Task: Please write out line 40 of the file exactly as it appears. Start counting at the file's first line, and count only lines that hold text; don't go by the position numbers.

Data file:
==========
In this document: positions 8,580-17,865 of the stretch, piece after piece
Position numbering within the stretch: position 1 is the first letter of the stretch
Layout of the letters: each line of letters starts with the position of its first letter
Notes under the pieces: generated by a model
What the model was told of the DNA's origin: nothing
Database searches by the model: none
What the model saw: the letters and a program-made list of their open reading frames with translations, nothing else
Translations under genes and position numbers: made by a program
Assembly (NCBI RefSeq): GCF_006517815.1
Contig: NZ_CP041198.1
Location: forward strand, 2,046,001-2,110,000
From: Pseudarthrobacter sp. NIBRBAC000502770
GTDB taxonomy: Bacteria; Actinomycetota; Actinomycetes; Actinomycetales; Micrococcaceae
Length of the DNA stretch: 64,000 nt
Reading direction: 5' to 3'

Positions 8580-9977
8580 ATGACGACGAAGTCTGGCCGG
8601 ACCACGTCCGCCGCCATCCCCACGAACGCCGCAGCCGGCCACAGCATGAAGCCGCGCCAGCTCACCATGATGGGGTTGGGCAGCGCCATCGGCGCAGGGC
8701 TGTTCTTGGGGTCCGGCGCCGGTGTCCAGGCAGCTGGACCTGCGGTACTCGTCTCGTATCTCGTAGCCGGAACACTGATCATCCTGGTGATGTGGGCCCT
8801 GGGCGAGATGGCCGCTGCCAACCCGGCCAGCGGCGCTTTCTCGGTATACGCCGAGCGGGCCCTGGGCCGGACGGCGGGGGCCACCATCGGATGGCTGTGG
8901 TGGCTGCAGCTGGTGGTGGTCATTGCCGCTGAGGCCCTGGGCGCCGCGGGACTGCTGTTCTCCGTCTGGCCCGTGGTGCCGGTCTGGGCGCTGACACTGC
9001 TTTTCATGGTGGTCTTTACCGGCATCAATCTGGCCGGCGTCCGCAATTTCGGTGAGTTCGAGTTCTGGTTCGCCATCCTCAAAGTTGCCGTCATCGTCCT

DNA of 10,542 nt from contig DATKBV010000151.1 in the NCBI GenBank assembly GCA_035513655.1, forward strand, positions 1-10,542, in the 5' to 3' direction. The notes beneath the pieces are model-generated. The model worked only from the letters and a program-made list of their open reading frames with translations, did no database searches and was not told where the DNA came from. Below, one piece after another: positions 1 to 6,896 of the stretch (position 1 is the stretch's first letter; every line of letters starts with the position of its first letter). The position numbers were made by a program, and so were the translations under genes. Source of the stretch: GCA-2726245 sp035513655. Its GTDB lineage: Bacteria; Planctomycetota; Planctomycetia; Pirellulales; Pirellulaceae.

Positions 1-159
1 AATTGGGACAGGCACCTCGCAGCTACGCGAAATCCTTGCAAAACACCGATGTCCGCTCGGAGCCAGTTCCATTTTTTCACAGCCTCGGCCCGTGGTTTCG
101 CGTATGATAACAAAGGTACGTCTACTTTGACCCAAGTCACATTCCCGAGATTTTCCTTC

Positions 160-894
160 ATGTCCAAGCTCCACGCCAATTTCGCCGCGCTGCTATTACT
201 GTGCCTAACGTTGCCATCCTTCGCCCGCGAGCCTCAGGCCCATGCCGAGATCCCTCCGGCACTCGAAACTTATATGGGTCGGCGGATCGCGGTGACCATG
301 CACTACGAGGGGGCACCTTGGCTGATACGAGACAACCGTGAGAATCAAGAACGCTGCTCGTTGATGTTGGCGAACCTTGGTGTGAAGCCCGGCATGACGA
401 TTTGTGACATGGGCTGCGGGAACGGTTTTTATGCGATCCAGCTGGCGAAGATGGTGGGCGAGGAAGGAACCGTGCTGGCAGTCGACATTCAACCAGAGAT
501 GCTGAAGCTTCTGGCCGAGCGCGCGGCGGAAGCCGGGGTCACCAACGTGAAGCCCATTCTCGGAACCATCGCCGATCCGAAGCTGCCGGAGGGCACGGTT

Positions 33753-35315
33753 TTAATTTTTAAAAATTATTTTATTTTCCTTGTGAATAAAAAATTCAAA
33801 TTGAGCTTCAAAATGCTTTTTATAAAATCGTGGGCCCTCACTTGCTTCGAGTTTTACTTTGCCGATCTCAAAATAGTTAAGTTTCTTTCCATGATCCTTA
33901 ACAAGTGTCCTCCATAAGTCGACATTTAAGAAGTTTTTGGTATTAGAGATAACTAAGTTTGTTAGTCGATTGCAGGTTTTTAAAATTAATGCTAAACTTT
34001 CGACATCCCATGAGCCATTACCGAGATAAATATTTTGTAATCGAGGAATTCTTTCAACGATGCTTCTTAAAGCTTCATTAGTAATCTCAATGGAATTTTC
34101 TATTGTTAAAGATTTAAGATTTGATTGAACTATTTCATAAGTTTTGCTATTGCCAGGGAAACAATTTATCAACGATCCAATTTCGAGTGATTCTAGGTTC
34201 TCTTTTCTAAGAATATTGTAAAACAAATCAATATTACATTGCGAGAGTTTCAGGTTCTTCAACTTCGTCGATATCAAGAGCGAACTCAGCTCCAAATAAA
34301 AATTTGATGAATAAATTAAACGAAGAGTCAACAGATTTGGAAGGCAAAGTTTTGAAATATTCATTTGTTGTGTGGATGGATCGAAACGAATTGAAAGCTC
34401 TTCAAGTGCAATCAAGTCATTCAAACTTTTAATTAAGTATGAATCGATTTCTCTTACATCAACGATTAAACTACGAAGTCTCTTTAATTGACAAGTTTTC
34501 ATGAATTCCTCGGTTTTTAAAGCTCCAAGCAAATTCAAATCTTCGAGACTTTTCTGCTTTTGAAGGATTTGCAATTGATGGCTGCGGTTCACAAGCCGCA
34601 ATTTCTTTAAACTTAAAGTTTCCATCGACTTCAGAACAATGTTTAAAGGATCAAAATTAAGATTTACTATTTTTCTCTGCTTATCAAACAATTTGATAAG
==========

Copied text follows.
34301 AATTTGATGAATAAATTAAACGAAGAGTCAACAGATTTGGAAGGCAAAGTTTTGAAATATTCATTTGTTGTGTGGATGGATCGAAACGAATTGAAAGCTC